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Emma Jaura

Philosophy, University of Nottingham

Thesis title:

Rethinking reality's structure: An investigation of fundamentality and a defence of interdependence

We naturally think of matter to be ordered into chains of dependence that form a hierarchical structure, and that terminate in a bottom foundational level. For example, it would be common to claim that a building depends upon the walls and bricks that constitute it, which depend on their molecular structure, and so on until we reach the most simple structure that cannot be divided further, and that these are the foundations or building blocks on which everything else depends- what is smallest is what is fundamental. This idea can be characterised as metaphysical foundationalism. My project is a critique of foundationalism, and a defence of a novel view that instead of reality being structured in the shape of chains, it’s is best thought of as a complex web or network of dependencies. This alternative hangs on the possibility of dependence relations between objects being able to go both ways, which goes against the generally held view that dependency is asymmetric (that if the building depends on the bricks, then the bricks cannot depend on the building). The possibility of two-way directional dependency is much more intuitive within Asian philosophical traditions, some of which consider interdependence as crucial. I combine arguments for emptiness from Buddhist philosophy, with Western arguments such as Schaffer’s (2010) argument from quantum entanglement to defend that the shape of an interdependent network is the most successful picture to capture the shape of reality.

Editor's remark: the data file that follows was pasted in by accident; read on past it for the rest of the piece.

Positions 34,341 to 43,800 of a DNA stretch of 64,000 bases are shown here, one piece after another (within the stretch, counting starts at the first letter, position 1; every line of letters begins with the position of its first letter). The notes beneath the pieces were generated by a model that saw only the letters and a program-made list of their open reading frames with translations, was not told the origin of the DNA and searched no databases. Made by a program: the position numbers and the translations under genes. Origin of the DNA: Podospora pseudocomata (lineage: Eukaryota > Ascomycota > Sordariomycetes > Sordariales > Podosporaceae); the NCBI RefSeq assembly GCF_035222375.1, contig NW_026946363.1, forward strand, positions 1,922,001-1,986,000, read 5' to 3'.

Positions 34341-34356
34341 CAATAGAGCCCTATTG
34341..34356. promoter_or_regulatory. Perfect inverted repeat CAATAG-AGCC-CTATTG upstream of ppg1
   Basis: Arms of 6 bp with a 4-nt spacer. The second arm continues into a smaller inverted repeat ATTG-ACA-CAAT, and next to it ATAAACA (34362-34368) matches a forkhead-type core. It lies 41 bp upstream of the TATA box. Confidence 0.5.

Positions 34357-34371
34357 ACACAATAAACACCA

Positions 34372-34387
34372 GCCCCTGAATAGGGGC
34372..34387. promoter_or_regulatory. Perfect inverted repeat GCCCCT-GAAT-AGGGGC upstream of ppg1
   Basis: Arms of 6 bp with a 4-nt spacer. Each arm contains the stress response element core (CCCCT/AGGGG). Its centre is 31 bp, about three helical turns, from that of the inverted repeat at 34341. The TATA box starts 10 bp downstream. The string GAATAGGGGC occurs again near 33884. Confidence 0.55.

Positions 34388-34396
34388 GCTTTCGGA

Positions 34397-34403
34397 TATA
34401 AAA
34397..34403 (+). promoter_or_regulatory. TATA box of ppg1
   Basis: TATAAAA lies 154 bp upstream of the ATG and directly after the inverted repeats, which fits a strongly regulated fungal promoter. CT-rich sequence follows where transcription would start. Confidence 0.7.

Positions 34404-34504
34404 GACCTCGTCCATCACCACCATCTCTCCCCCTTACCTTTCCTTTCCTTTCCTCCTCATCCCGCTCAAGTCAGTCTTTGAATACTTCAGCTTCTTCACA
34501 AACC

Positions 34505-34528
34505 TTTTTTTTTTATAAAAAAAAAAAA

Research Area

  • Philosophy